Employees Should Max Out Their HSA Contributions

September 18, 2017

As open enrollment season approaches for many companies, employers need to focus on educating employees on the use of health savings accounts (HSAs). Like saving for retirement, there are a lot of unknowns surrounding the topic. Robert Lawton, the Founder and President of Lawton Retirement Plan Consultants recently wrote a piece on four reasons why employees should max out their HSA contributions.

 

1. HSAs Are Tax-Free (And Triply So)

HSA contributions through payroll are made pre-tax. FICA taxes (Medicare and Social Security taxes) are not withheld from this amount, though state and federal taxes are still applied. The tax-free effect goes further; when balances are used to pay for healthcare expenses, they also come out of the accounts tax-free. Last but not least, earnings on HSA balances are tax-free.

Bottom-line: HSA contributions are triple tax-free investments in health.

 

2. Unused Balances Roll Over

A common mistake employees make is confusing HSAs with flexible spending accounts (FSAs). Unlike HSAs, FSA balances not used during a particular year might be forfeited, making employees cautious of “saving too much.” However, HSAs unused balances carry over to the next year and can never be forfeited (or at least until the employee passes away).

Bottom-line: The more an employee saves, the more they will have in their account to pay for future healthcare expenses.

 

3. Retiree Healthcare Expense

Similar to the point mentioned above, any unused dollar amounts in an HSA account can be carried over into retirement and may be used to pay for many routine and non-routine expenses. This includes prescription drugs, medical premiums, COBRA premiums, dental expenses, Medicare premiums, long-term care insurance premiums, co-pays, deductibles, or co-insurance amount.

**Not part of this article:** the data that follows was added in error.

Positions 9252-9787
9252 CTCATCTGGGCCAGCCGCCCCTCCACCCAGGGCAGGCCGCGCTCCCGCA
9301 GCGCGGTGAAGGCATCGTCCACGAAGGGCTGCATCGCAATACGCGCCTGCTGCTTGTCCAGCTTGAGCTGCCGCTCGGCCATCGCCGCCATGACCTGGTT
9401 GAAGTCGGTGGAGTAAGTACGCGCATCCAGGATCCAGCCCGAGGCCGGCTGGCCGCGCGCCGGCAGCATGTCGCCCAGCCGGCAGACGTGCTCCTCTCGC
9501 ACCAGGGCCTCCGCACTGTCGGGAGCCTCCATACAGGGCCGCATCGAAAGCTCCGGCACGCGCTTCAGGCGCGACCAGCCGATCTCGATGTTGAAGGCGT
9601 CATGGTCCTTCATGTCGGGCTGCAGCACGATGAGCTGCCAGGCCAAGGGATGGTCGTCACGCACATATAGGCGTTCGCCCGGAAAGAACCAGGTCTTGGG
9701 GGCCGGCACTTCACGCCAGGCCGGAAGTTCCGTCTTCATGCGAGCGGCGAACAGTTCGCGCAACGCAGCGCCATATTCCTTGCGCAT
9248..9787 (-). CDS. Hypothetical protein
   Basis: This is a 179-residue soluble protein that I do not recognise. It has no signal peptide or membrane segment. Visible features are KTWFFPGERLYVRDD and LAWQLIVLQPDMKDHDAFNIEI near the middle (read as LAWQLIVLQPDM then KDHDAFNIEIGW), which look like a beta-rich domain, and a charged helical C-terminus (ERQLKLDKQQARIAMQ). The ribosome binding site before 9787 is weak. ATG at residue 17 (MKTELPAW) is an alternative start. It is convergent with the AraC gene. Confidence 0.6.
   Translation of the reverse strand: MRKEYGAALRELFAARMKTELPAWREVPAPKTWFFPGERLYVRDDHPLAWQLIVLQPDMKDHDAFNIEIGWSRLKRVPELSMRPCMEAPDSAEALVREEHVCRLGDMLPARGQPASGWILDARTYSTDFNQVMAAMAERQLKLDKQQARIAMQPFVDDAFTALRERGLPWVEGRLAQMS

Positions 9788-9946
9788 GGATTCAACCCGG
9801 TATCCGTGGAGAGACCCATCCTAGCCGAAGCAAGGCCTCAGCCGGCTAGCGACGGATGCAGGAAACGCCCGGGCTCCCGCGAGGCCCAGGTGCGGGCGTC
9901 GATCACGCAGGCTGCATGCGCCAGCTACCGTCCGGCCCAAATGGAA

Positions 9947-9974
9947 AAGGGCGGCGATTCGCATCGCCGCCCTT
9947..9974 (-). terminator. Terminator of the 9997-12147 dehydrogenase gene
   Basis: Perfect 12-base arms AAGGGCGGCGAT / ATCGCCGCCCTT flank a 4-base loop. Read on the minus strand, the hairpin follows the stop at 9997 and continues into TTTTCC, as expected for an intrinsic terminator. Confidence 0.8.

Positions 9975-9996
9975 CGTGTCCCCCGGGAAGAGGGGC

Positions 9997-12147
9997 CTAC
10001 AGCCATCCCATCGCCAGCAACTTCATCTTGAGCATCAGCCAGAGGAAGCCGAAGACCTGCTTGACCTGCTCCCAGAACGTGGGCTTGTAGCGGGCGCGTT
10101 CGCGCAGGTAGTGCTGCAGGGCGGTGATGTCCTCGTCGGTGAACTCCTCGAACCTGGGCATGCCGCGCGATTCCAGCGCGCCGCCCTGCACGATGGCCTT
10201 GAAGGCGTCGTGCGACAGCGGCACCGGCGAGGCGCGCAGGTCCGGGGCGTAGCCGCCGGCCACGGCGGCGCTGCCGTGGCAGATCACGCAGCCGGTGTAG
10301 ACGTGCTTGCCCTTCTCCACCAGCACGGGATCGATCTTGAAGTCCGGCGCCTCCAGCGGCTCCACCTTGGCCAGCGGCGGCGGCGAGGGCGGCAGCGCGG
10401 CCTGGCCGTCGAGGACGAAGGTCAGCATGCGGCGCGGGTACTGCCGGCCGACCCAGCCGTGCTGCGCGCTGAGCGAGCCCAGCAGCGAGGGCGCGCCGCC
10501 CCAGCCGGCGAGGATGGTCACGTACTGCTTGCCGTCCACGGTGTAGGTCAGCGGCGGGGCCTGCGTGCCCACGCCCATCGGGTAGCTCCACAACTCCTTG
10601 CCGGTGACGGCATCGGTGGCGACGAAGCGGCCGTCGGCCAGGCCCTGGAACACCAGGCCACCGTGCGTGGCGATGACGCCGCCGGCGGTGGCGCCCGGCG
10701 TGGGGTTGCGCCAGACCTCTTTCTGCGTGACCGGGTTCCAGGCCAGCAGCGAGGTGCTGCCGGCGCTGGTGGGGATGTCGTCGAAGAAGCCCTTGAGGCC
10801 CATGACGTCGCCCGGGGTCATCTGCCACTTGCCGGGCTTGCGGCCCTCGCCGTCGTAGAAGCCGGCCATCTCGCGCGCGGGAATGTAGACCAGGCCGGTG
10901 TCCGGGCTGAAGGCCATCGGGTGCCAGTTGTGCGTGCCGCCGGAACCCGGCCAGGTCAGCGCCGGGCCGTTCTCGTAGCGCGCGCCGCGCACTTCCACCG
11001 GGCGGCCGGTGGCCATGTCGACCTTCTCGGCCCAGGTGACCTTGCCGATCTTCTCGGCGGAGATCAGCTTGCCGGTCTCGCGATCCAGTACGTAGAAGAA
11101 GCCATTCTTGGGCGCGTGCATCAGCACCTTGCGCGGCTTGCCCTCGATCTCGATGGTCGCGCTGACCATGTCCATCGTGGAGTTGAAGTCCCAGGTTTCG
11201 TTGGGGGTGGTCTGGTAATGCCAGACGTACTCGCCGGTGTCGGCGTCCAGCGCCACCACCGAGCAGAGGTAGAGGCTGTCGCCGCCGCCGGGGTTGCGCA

While in the case of 401(k) and IRA accounts, individuals above 70 1/2 years old might be required to start taking taxable withdrawal (also known as required minimum distributions), HSAs balance withdrawals are not taxed. Hence, HSAs are much more tax-efficient when it comes to paying for healthcare expenses in retirement compared to the alternative of taking a taxable 401(k) or IRA distribution.

Bottom-line: Taking money out of HSAs to pay for medical expenses is better than drawing from a 401(k) or IRA.

 

4. Contribution Limits

There’s a cap to how much employees (and employers) can contribute to an HSA annually. This amount is $3,450 for individual and $6,900 for a family. For individuals 55 and older, there’s a $1,000 catch-up contribution allowed. With 80% of employers making some contribution to HSAs for their employees, maxing out one’s contribution is doable.

Bottom-line: “Maxing out” HSA contribution is not nearly as much as it sounds with the modest cap on how much you can put in each year.

 

Contribution Strategy

With these four reasons, Lawton provided a contribution strategy that incorporates HSA and 401(k) accounts for employees.

1. Find out the maximum amount of the company match in a 401(k) plan and contribute up to this amount. The match is technically free money and employee should be taking advantage of it.

2. Fill up the HSA account using payroll contributions. As mentioned above, the maximum annual contributions are $3,450 for individuals and $6,900 for families.

3. If still able to contribute more, employees should then max out their contributions to their 401(k) plans (either to the maximum percentage contribution or the annual limit).

4. Finally, if employees still want to contribute more (and are able to), then Roth IRA is a good option for them to consider. Roth IRAs don’t have the 70 1/2 minimum distribution requirements, and account balances may be withdrawn tax-free if certain conditions are met.

Topics: Corporate Wellness

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